I have found a heaven on earth. The water is lovely and refreshing, the people kind, and the food delicious. The only drawback is that it’s hotter than hell. I’m in Lamu, an island off the northern coast of Kenya near to the Somali border. Established in the late 1300’s it was a trading port with it’s heyday being in the 1500’s and 1600’s and has large Islamic community.

For me, walking around the town is like stepping back in time. It seems the only things that have changed are the shop signs and the men’s modern, if aged, clothes. The women are resplendent in their black flowing robes with faces covered, only their eyes peering out, unreadable. They could be smiling or sneering, I really can’t tell at all. All I can think of is that they must be seriously hot under all those clothes. However, the glee in which the children greet me, the muzungu [“white person” in Bantu], is patently obvious. They squeal and scream, “Jambo!” [hello] and alternately run away laughing or grab my hand like I’m their best friend. One boy in particular has taken quite a liking to me and grabs my hand and looks up to me as if saying, “So where to now?”

Where to? Walking the alleyways and corridors of Lamu is like walking a labyrinth. The lanes twist, the gutters are on one side of the path now, then cross over to follow along the other side. Buildings are white and made of stone or coral and built close together. It can feel slightly claustrophobic but it smartly shields the pedestrian from the harsh sun as Lamu is close to the equator. Passageways are sometimes covered and when night falls navigation is challenging to say the least. The women in black robes flit through the alleys like shadows and disappear into the night no sooner than they have passed me. The men are kind here and even the sternest old men will greet me with a “Jambo” and a smile whenever I pass.

Crime is almost unheard of as it’s a very small town and the thief could rest assured that someone knows his mother and she will surely kill him for any disgrace he brings on the family. Lamu is a fantastically safe place for a traveler and one only has to be concerned about the boat boys who try to sell dhow rides. It seems that everyone is a captain here and they can be persistent. However, it is no more than any other beach town and they back down quickly, more interested in hanging out with each other and watching the day pass than making me uncomfortable with inquiries — but the interactions can make me hungry.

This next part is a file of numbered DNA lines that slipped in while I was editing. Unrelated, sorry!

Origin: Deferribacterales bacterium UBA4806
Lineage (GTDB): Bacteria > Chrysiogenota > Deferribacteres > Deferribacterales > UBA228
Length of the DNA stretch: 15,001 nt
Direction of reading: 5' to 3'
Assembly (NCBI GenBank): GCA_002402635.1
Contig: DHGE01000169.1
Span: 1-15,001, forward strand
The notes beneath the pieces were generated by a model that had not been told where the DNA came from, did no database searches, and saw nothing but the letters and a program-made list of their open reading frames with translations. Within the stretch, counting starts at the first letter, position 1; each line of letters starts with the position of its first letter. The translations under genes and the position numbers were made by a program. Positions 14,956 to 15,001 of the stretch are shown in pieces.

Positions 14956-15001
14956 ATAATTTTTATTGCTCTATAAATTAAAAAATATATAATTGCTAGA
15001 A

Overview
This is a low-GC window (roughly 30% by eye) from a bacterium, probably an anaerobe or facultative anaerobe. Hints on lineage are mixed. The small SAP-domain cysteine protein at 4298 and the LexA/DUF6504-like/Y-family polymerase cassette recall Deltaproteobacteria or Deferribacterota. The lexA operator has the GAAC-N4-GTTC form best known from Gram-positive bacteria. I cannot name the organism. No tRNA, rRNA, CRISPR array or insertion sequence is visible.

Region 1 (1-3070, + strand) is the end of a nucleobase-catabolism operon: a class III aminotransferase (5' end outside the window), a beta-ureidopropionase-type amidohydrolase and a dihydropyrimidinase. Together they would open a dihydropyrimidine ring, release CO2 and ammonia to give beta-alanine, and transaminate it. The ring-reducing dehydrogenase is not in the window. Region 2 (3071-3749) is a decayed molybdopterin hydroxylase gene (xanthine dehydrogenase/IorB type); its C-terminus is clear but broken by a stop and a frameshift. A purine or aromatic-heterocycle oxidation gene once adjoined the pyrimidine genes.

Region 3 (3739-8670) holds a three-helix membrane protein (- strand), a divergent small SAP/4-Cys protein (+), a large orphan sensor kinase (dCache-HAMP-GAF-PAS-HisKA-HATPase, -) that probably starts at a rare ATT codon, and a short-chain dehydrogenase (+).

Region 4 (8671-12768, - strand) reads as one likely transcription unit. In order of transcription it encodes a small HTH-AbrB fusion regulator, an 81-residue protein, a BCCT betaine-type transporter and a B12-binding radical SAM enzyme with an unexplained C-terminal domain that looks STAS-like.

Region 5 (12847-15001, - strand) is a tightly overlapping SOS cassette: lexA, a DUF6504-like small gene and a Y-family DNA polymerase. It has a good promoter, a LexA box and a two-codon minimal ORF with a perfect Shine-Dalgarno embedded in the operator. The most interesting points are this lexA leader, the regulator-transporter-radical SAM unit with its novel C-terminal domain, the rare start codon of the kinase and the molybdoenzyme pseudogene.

Fortunately, the food in Lamu is divine! Fresh fish, monster crab, lobster, massive prawns, all of this is available for around $10. When it’s covered in coconut tamarind Swahili sauce I found myself wooing the seafood before eating it. Talking to it, thanking the fish for it’s sacrifice, maybe even giving it a little kiss before it goes into my mouth. It’s just that good — and so are the drinks. The juices are fantastic! Since alcohol is a no-no, Muslims go nuts with their juices. Every morning I woke up thinking of which restaurants I wanted to try that day and went to bed with my thoughts swimming in juice and Swahili sauce.

In the morning, the call to prayer wakes me. It echoes throughout the day bouncing back and forth off the buildings and it seems the imams duel for their flock’s attention as one imam starts a bit early and one starts a bit late. It’s a nice soundtrack to the day and evening and soon the morning call doesn’t wake me at all — I don’t quite know how I manage this as I’m staying right next to a mosque. Thank Allah for the Zzzz’s, I haven’t slept this well in years.

Tin Wornom is an avid traveler and funds her adventures by dressing people and shopping for clothes for commercials. She enjoys markets, exotic food, and kicking butt (she’s a krav maga enthusiast). She’s a backpacker but also enjoys the finer things (but only if they accept credit cards). Her goal is to go to every country and territory in the world, conquering one place at a time.

Photos by MysteryBee and Tin Wornom